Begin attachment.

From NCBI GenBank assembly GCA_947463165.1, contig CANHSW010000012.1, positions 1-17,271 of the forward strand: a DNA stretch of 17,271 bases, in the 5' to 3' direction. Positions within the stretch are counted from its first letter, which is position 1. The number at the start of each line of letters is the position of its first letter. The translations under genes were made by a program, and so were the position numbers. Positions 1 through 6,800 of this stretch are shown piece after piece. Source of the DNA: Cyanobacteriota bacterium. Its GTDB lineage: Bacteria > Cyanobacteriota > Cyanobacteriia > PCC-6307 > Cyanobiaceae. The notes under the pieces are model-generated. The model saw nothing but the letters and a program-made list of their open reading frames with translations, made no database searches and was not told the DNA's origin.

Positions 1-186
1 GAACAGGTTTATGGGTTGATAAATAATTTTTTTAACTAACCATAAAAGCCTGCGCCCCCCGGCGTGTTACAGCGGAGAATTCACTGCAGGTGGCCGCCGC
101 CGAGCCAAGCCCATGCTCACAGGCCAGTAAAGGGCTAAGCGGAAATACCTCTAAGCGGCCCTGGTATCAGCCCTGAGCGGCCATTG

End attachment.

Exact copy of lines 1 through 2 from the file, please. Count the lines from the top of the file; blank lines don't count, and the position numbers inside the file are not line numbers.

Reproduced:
From NCBI GenBank assembly GCA_947463165.1, contig CANHSW010000012.1, positions 1-17,271 of the forward strand: a DNA stretch of 17,271 bases, in the 5' to 3' direction. Positions within the stretch are counted from its first letter, which is position 1. The number at the start of each line of letters is the position of its first letter. The translations under genes were made by a program, and so were the position numbers. Positions 1 through 6,800 of this stretch are shown piece after piece. Source of the DNA: Cyanobacteriota bacterium. Its GTDB lineage: Bacteria > Cyanobacteriota > Cyanobacteriia > PCC-6307 > Cyanobiaceae. The notes under the pieces are model-generated. The model saw nothing but the letters and a program-made list of their open reading frames with translations, made no database searches and was not told the DNA's origin.

Positions 1-186